- 22 posts total
- 22 posts total
As a 36 year adjuster, I mimic what the others have told you.
An adjuster's biggest concern is getting audited for not having proper documentation to support what settlement he achieved. Flood the adjuster with documentation that can be verified that will substantiate the value. Provide all alternatives as concerns repair vs replace so that the best decision can be made.
What a good adjuster will come to realize is that a Mark Levinson amp is like a car. The parts not destroyed have after-market value.
If the election by the carrier is to replace, they get the salvage of the Amp. If you negotiate to keep the salvage for parts [lest you do find a used replacement], then they pay "replacement cost LESS salvage value".
I forgot to discuss "replacement cost" HO Policy feature that’s important and one another mentioned. Some companies will pay you ACV or actual cash value for the item up front after replacement cost has been established and agreed. ACV means "depreciated" value or new cost less deduction for use you have gotten from the item. Once you show you’ve "replaced" the item they will pay you the remaining sum of replacement less ACV. This is a pain for the adjuster, who just wants to get the claim paid and closed ASAP since the adjuster’s "pending" claim counts are monitored and there is unpleasant scrutiny if the claim counts rise, under certain circumstances.
We have a system valued at ~ $250k retail, and have our homeowner's insurance covers our system as part of house contents. We did NOT take out a seperate rider for our system.
Our homeowner's policy provides coverage up to ~ $15k which is based on a percentage of the value of our home and our policy that insures it. Additional coverage would require a seperate "rider" on our policy (ie - supplemental insurance).
We've experienced 2 claims in the past 20 plus years, both with close lightening strikes (we live in NJ near the shore) and our insurance covered our equipment repairs both times - on both occasions it was to our digital front end gear.
On both occasions, our equipment was send to an authorized repair facility and this facility worked directly with the agent to ensure our equipment came back to use in good working order.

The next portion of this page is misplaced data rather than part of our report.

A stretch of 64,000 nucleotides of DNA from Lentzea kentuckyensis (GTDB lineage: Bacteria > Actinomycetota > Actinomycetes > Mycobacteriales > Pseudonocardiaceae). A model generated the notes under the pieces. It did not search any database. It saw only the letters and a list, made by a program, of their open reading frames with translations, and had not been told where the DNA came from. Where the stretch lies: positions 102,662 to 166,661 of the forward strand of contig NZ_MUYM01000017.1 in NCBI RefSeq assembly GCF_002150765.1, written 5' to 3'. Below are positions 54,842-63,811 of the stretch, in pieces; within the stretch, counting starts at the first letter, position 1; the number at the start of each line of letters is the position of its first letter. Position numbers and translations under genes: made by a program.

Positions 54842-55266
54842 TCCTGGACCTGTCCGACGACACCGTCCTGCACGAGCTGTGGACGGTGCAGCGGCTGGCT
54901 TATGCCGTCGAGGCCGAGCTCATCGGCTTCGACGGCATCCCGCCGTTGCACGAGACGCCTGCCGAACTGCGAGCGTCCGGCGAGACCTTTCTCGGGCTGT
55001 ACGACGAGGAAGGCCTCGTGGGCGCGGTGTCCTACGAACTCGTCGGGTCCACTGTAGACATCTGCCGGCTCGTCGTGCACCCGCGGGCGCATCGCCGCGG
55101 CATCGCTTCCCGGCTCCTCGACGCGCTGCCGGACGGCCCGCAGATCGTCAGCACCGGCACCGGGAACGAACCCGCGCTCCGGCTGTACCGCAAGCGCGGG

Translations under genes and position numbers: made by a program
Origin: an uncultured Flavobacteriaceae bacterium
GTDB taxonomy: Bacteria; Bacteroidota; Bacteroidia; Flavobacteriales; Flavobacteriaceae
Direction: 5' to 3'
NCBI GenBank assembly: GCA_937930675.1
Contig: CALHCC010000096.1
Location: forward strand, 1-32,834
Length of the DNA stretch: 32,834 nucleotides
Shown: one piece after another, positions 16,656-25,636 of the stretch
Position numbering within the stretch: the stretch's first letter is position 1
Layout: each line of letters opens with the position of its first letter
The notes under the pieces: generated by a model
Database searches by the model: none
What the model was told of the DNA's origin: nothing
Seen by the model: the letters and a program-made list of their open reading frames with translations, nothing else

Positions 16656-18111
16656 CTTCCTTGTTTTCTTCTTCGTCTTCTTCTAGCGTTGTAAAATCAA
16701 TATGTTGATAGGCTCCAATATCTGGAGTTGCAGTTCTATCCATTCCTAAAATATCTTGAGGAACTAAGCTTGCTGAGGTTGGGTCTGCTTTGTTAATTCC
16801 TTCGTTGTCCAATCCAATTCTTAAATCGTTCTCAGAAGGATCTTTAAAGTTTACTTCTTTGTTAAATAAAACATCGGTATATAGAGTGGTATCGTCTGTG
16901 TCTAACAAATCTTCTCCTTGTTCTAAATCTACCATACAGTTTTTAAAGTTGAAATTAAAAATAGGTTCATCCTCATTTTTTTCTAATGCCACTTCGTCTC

I would be remiss if I didn't thank our insurance agent, who handles the insurance for all our properties. We have very good coverage at reasonable premiums. I feel insurance is cheap peace of mind and am very grateful to our agent for making sure my family and I are properly protected. Big thank you Todd (our agent's first name) :-)
You've received a lot of good advice so far from insurance industry professionals. I had a lightning claim myself many years ago that damaged (repairable) a few of my audio components, plus a laptop, printer, microwave oven, alarm system, etc. So, here's some additional advice:
1) Think of an insurance company like the IRS, meaning the quality and.or quantity of your claim documentation is essential to a having smooth and satisfactory outcome to your claim. Whether this involves the repair costs or a replacement quote(s) for a current model that meets the "like, kind and quality standard," if the item can't be repaired.
2) The above (# 1) is why it is so important to keep your purchase receipts, owners manuals and original boxes to document what you had.
3) Depreciation will not be applied to a repaIr; but, it will be applied to replacement of an item. Some insurance carriers have discretion to not withold the depreciation if the amount is low enough, because it is not worth their while to re-open a file just to issue a check for $100 - 200. But, if the replacement cost of the item is considered "high dollar," then they'll likely withold the depreciation until you've provided proof that you actually replaced the item at or near the current replacement cost amount that you provided them and had previously documented.